In a post 9/11 and Hurricane Katrina world, as federal and state governments expand their focus on emergency preparedness, the Mid-Atlantic Technology, Research & Innovation Center’s (MATRIC) advanced systems technologies division has helped develop a tool to aide such efforts.
The Modeling & Simulation (M&S) Consequence Management System can assist with attack and disaster preparation, recovery, and response planning for a mass evacuation event from the National Capital Region to a host region. The M&S capability enables emergency planners to design and run dynamic, “what-if” simulations depicting the impacts of a mass evacuation upon critical infrastructure and resource consumption.
The system simulates the affect of evacuees on transportation infrastructure and consumption of fuel, water, first aid, and shelter. Users can activate and deactivate shelters, place barriers, and enforce fuel rationing using the tool.
Activation of resources (such as shelters and first aid) have a start up and per occupant cost which are deducted from a “war chest,” defined by the user for their particular simulation experience. The type and inventory of supplies (i.e., cots, quantity 3,000) available in the war chest can be customized. The simulation logic uses over 30 subject matter expert (SME) approved scenario parameters, including total number of evacuees, the percent seeking shelter, average gallons of water used per occupant, and points of entry.
System users can pause, play, fast-forward, and rewind the simulation maps to visualize road congestion and resource consumption over time. Additionally, specific reports can be generated, such as hospital bed availability, or broader reports encompassing all resources and their depletion rates.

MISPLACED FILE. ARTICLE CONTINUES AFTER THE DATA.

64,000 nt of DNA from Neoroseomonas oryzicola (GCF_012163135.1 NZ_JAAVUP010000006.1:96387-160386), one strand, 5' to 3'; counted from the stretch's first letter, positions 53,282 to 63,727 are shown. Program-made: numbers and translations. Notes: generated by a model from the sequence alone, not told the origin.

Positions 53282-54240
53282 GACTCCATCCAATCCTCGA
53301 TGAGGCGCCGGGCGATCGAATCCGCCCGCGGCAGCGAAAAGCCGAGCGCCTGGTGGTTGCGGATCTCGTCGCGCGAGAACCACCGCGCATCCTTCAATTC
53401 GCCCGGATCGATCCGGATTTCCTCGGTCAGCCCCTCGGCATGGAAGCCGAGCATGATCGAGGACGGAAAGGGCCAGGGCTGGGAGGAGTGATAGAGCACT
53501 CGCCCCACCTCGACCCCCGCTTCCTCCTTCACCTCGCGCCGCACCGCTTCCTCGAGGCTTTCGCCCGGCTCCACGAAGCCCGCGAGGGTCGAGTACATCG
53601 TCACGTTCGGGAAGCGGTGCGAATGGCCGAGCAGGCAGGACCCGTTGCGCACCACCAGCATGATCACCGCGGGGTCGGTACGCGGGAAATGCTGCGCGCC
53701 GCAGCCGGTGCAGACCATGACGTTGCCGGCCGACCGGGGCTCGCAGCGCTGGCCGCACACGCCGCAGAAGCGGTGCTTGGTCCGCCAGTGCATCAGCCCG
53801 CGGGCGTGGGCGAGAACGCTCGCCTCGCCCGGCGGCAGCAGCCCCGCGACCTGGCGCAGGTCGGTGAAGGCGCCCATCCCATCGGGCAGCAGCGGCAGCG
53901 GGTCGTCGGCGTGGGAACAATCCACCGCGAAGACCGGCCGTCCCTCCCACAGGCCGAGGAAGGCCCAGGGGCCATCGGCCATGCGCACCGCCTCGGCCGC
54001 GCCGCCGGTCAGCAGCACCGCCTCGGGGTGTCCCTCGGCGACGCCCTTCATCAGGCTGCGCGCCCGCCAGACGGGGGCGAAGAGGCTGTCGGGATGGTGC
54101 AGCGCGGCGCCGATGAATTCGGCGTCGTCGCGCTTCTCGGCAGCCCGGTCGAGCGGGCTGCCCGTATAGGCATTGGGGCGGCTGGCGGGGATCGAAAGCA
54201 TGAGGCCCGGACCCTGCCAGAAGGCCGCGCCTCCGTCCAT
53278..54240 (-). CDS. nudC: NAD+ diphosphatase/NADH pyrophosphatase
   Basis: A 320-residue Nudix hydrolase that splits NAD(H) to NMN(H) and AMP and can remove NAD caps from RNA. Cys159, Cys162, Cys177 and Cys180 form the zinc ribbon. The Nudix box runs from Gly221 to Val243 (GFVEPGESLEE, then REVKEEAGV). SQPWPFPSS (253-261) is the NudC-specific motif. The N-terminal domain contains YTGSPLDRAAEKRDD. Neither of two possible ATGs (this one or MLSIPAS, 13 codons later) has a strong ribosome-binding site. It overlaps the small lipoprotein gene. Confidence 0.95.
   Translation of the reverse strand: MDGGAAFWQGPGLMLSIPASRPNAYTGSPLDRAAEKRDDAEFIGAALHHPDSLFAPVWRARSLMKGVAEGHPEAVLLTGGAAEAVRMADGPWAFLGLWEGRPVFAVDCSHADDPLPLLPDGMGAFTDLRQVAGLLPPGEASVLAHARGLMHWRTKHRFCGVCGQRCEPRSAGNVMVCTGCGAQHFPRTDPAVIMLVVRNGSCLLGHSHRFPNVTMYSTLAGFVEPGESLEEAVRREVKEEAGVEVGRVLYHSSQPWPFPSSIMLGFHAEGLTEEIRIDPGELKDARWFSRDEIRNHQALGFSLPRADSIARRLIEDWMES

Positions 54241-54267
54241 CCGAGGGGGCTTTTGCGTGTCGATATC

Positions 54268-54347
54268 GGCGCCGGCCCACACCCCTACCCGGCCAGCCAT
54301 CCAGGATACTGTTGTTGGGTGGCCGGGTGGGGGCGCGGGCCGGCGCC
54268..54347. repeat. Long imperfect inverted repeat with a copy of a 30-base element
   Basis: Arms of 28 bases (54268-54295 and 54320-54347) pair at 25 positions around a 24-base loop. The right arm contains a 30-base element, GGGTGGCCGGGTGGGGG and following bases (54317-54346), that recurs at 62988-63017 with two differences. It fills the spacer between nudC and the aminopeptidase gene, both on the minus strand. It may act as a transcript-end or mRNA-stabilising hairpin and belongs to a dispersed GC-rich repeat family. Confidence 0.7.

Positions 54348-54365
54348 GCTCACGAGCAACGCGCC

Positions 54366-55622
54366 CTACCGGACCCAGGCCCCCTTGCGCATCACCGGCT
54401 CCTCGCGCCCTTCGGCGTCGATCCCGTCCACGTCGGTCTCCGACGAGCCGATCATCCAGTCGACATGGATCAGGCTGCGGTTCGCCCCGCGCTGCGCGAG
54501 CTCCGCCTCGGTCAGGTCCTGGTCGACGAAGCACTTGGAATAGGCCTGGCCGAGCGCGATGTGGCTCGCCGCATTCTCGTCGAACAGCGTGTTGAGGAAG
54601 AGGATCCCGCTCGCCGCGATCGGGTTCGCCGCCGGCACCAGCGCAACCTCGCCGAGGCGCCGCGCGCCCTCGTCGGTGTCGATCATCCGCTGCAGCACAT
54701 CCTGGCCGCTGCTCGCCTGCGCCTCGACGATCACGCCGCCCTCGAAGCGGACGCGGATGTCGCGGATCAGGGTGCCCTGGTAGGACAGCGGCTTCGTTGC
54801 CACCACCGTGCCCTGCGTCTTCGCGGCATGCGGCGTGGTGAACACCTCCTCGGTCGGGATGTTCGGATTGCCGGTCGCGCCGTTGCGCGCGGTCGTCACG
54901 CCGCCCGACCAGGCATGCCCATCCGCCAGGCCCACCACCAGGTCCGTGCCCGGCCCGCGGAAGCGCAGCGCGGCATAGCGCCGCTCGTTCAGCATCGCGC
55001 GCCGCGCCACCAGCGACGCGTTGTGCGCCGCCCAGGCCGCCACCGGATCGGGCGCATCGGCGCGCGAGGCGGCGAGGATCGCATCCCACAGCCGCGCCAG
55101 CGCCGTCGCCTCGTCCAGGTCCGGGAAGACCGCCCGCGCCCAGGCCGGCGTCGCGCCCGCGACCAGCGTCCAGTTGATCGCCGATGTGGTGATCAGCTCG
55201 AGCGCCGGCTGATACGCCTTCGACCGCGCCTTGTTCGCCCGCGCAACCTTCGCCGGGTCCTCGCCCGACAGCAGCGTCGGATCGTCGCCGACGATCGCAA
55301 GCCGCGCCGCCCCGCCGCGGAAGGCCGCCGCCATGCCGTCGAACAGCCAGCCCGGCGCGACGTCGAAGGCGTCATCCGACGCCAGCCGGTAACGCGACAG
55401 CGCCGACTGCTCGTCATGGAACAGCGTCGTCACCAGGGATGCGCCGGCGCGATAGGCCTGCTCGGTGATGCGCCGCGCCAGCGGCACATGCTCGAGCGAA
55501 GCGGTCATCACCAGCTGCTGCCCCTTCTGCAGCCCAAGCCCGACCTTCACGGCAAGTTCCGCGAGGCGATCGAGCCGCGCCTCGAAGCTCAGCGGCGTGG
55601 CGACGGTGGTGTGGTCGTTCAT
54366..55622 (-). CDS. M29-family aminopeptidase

The project utilizes a unique blend of simulation, geographic information system (GIS), and gaming fundamentals into a hybrid client/server system with performance requirements not typical within current state of the art GIS applications. It was developed for the FEMA Regional Catastrophic Preparedness Grant Program, initially focusing on the Eastern Panhandle of West Virginia. The simulation logic is designed for extensibility to encompass all state-wide counties, neighboring states and geographical regions/districts based on availability of resource data.
Since runtime optimization and tuning were important to the success of the project, the team conducted detailed performance assessments of simulation logic and benchmarks of server configurations. Future work will focus on a much expanded geographic region, adding additional resources, and performance optimizations.
MATRIC was pleased to work with Azimuth Inc., the project’s primary contractor, along with the additional partners and agencies. Azimuth was responsible for the project data gap analysis and data collection. MATRIC was responsible for the simulation logic, along with portal design and implementation.
The system has received accolades from the Environmental Research Systems Institute (ESRI) and from project customer David Hoge, director of the W.Va. Homeland Security State Administrative Agency, who said “this tool will help emergency response personnel learn how to efficiently manage resources and save lives.”